by Anne Calder | Photos by Sarah Arnold (U.S. Figure Skating)

Another U.S. Championship week has come to a close. Greensboro played host for the third time, champions were crowned, and new and old friendships were made or renewed. However, one thing was different in 2020 – the juvenile, intermediate, and novice teams did not compete at Nationals.

Instead, those who qualified at the Singles Sectionals and the Pairs and Dance Finals were invited to attend the inaugural U.S. Figure Skating High-Performance Development Camp for two days in Charlotte, NC following the Championships.

Actually, the skaters’ camp experience began the final weekend of Nationals when the group, all decked out in their new jackets, assembled in Section 101 behind the Kiss and Cry at the Greensboro Coliseum to cheer on the senior competitors.

After the men’s award ceremony, skaters, coaches, and parents assembled in the Terrace Room for the Athletes’ Welcome speech by USFS President Anne Cammett. Keynote speaker, Adam Rippon, shared his skating memories and what motivated him to want to be the best he could be in the sport he loved.

Afterwards, the 180 athletes, 75 coaches, officials, faculty, and parents moved their base of operation 100 miles down I-85 to the Extreme Ice Center in Indian Trail just south of Charlotte.

The activities for the athletes on both days went from 6:30 am – 9:10 pm with lunch, dinner and rest breaks in between, during which time the athletes had access to an on-site recovery area. There were PT people available to answer questions and a hydration machine. Basically it was a place for them to understand all the ways to refuel their bodies.

Each of the disciplines followed a separate trail during the day.

“After the athletes were welcomed on Sunday evening, there was not any scheduled interaction with the other disciplines because they should all be treated separately,” Justin Dillon said.  Dillon is the Director of High-Performance Development.

Some of the coaches and officials who were doing the sessions for Ice Dance included: Serge Onik (DWTS), Randi Strong (SYTYCD), Sinead Kerr, Olympic and World ice dance competitor, Doug Webster, Ice Dance International, Ben Agosto U.S., World, and Olympic medalist, Tatiana Druchinina, World Rhythmic Gymnastic Champion and ballet dancer and Sam Chouinard, choreographer.

They also scheduled a couple of sessions with Officials Julia Rey, Jenny Mast and Sharon Rodgers who worked on some technical pieces as well.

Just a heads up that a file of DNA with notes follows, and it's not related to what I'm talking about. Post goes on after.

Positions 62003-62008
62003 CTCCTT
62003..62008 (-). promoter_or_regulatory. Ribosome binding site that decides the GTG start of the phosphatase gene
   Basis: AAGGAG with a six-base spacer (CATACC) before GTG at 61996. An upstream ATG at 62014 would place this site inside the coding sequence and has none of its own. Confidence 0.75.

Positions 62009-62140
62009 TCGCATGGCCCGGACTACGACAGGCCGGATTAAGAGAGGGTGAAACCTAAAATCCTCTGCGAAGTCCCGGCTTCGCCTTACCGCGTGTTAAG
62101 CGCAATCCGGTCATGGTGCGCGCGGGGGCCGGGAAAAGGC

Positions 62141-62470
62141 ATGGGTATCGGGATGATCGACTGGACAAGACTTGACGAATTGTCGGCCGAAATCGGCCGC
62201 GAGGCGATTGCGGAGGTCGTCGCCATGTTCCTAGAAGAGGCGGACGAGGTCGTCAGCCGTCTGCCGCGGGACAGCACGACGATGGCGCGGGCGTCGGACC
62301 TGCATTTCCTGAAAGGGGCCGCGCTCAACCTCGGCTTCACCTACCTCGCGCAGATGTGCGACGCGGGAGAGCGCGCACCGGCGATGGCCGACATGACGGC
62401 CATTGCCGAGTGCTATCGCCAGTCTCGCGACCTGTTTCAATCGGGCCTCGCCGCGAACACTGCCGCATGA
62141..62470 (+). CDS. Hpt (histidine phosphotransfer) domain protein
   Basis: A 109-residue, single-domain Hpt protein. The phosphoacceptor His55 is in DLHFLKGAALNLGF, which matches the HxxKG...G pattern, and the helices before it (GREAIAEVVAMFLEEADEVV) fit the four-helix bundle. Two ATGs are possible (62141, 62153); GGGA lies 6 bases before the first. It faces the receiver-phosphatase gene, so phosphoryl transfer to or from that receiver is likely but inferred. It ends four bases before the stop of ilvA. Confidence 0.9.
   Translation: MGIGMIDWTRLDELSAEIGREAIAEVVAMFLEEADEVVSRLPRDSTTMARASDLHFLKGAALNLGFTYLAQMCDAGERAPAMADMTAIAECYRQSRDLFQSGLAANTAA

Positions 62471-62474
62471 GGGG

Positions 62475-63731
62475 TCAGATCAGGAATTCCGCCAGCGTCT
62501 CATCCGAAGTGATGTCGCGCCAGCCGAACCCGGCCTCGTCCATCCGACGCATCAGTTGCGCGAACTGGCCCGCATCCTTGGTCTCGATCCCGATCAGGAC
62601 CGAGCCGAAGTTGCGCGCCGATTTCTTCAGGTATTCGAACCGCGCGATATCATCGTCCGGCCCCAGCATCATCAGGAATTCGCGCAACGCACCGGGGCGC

“We actually had a dance meeting last October in Chicago, and at this level, they really want the focus to be on pushing out Performance, Performance, Performance,” Dillon emphasized.

“At the Camp there will be technique involved, but especially with the dance programs, all of the coaches have such a handle on those qualities. We wanted to bring out the other qualities that they can take home to really enhance their programs.”

The ice dancers were required to bring to the camp a one minute/ thirty-second to two-minute choreographed piece with three specific elements per level. The Dance members of the International Committee, who were in Charlotte, then watched and provided feedback at a one-on-one meeting.

The officials also helped identify athletes for the ISU dance seminars this spring plus attendees to the Challenge Skate, and the Chesapeake Dance Camp scholarship recipients for next season.

Two different activities were scheduled for Monday and Tuesday evenings – one for the ice dancers and one for the singles and pair teams.

Each of the ice dance couples participated in one of the two live shows created by Doug Webster (IDI) and assisted by Sinead Kerr, with Paul Wylie hosting both productions.

“We edited the pieces of music for the individual routines in November, and the kids received the edits in early December,” said Webster. “Then, I created the choreography for the opening and finale segments with Sinead in [later] December. The skaters got the video links and patterns in early January to learn the pieces.

The athletes all arrived prepared and everything came together even though Webster and Kerr had only 80 minutes on the ice with each group to put the whole show together. The 27 teams were split in half by order of the woman’s age. The first night had a mix of juvenile and intermediate dancers; the second night had the intermediate and novice.